Making Peace With Time: Sometimes You Just Need a Break

Taking a break: good for moms and future moms. Credit: Selma90

Taking a break: good for moms and future moms. Credit: Selma90

I’ve officially been “trying” to get pregnant for two years now. Two years. 

That’s kind of hard to swallow. Two years is a long time — even though, in a lot of ways, it’s gone by fast. I’ve seen friends get pregnant, have kids — and then have more kids. I’ve co-written two books. I’ve commiserated with others who are dealing with infertility. I’ve launched a new site. I’ve fallen in love again with being creative in the kitchen and photography. I’ve battled demons. I’ve come more into my own. I’ve surrendered so much of what I thought my life “should” look like. I no longer take people’s pregnancies personally or feel like being invited to a baby shower is pure torture. I’ve slowly gotten back to appreciating that new life really is a miracle — and accepting that it’s not one that’s always guaranteed.

It’s all become less about me, really. Which is ironic because it took a six-month break to focus on me to get there. Or here, whatever. I remember talking with a couple of other women going through infertility treatments who had taken breaks — a couple cycles, a few months, a year or two even — from trying to get pregnant. And, at that time, hearing them say that scared me. It didn’t scare me for them; rather it scared me that maybe I’d have to do the same.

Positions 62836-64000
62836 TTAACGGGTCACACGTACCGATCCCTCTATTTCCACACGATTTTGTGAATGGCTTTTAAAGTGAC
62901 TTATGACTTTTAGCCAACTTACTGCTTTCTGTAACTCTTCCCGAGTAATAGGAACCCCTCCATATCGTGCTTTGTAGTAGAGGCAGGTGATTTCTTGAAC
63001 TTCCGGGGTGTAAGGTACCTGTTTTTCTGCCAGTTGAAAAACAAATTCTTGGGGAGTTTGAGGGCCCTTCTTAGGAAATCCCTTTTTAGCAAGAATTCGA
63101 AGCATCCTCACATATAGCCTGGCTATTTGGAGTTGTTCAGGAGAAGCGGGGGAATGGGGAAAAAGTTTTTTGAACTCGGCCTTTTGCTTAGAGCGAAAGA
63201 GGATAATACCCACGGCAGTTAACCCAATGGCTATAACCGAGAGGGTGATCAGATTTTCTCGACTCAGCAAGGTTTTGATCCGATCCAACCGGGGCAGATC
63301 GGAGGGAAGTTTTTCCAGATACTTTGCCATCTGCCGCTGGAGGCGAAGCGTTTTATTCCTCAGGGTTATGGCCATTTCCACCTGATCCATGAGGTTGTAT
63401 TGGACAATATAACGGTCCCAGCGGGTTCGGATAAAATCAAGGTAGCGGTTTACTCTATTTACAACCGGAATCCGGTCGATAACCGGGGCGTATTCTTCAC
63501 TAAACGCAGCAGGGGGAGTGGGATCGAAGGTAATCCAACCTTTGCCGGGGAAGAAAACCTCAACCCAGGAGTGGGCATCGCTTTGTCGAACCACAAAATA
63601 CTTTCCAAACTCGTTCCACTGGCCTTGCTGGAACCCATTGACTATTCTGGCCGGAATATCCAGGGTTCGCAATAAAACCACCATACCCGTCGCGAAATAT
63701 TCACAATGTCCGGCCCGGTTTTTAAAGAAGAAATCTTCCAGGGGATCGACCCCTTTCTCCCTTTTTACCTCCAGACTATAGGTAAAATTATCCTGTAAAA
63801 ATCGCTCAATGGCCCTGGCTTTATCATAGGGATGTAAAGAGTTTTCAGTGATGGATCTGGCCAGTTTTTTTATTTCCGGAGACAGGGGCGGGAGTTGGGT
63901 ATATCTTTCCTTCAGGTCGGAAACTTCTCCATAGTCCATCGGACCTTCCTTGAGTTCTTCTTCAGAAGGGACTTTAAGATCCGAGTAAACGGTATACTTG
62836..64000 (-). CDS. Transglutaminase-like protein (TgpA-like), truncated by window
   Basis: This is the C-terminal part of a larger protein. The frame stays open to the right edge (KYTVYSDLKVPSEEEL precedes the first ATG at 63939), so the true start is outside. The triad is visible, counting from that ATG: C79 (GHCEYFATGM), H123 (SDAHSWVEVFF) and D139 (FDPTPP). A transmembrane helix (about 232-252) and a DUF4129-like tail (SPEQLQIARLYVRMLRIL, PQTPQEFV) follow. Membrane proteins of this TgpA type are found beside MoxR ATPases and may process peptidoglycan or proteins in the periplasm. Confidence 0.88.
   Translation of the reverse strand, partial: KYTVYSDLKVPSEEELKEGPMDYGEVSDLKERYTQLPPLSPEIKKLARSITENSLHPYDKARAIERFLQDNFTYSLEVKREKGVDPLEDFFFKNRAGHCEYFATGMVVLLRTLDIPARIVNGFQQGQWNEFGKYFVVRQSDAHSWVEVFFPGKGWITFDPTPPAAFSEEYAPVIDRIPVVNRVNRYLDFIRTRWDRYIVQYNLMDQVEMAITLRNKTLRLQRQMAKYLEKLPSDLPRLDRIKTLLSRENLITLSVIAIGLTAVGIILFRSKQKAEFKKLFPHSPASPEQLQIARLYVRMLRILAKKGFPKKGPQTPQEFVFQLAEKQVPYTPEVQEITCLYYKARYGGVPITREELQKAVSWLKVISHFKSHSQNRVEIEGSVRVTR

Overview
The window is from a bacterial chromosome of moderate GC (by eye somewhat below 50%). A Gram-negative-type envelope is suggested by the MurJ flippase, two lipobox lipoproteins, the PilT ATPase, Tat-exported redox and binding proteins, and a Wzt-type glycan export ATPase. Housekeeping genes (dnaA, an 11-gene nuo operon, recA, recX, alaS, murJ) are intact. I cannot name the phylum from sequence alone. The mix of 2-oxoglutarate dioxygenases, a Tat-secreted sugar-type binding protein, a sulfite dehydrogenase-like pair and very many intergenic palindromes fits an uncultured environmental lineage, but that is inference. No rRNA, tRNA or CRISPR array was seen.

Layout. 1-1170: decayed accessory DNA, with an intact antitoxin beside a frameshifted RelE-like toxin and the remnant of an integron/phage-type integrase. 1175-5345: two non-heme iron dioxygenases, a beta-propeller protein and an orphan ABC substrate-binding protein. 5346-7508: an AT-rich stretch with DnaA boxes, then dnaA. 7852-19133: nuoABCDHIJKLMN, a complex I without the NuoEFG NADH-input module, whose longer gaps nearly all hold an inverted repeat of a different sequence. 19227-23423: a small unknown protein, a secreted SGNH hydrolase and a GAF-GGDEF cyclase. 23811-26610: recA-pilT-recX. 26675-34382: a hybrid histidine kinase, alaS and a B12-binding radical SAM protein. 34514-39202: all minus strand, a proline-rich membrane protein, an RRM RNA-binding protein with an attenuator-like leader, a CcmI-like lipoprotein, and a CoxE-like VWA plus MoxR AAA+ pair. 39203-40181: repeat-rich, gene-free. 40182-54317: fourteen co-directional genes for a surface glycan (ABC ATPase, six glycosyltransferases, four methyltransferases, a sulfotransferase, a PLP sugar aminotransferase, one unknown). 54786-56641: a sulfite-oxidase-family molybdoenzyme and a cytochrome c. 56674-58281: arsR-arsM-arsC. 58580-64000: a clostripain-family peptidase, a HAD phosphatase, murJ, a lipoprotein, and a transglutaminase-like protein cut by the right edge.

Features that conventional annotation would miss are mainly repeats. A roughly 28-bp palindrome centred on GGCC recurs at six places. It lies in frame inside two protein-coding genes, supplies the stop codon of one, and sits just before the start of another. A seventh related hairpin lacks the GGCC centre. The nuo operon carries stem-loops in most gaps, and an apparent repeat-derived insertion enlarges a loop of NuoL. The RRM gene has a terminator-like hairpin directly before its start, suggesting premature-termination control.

I’m sure you guys have felt it, but there’s this pressure to have children by a certain age. From your body, from society, from your family, from yourself. And when you’re approaching or — gasp! — have gone over that timeline, you freak. Or, I freaked. So the idea of a break? Um, LIKE I HAVE TIME for a break. (Too bad this study wasn’t out yet!)

But, ever the present teacher, just as I pondered the ridiculousness of a break, the universe pretty much brought me to my knees in demanding that I take one. Remember that book and new site I mentioned? Well, those happened to hit at the same time and simply required everything I had. I was writing and editing in the evenings, on weekends — and I was pouring every life lesson and everything I knew to be true in my soul into it. There simply wasn’t time for extensive doctor visits or for being rattled from having my period or worrying about my temperature. I had work to do; work that I was passionately committed to and fully aligned with. Jobs I had dreamed of fulfilling.

And it was the best freakin’ thing that could have happened to me. Time away from trying to get pregnant gave me perspective, boosted my confidence and renewed my hope. It helped me to recognize my biological clock and my own pressures that I was putting on myself and then the ability to give myself permission to not do anything. And to trust that I would know when was right to take the next step.

Now, it’s not like the voice of God has come to me and said: Thou shall reproduce now! But I feel healed in a lot of ways. I’m not confused. I know what I’m looking for in a reproductive specialist and what I will — and will not — compromise on or waffle about. And, silly as it sounds, I know that I am more than my ability to have a child. And that I will be a mother — sometime, somehow. I don’t have a concrete plan on how to get there though, and I don’t have a timeline. I’m just flowing with it and making the decisions that feel right. Even if that means not making a decision at all.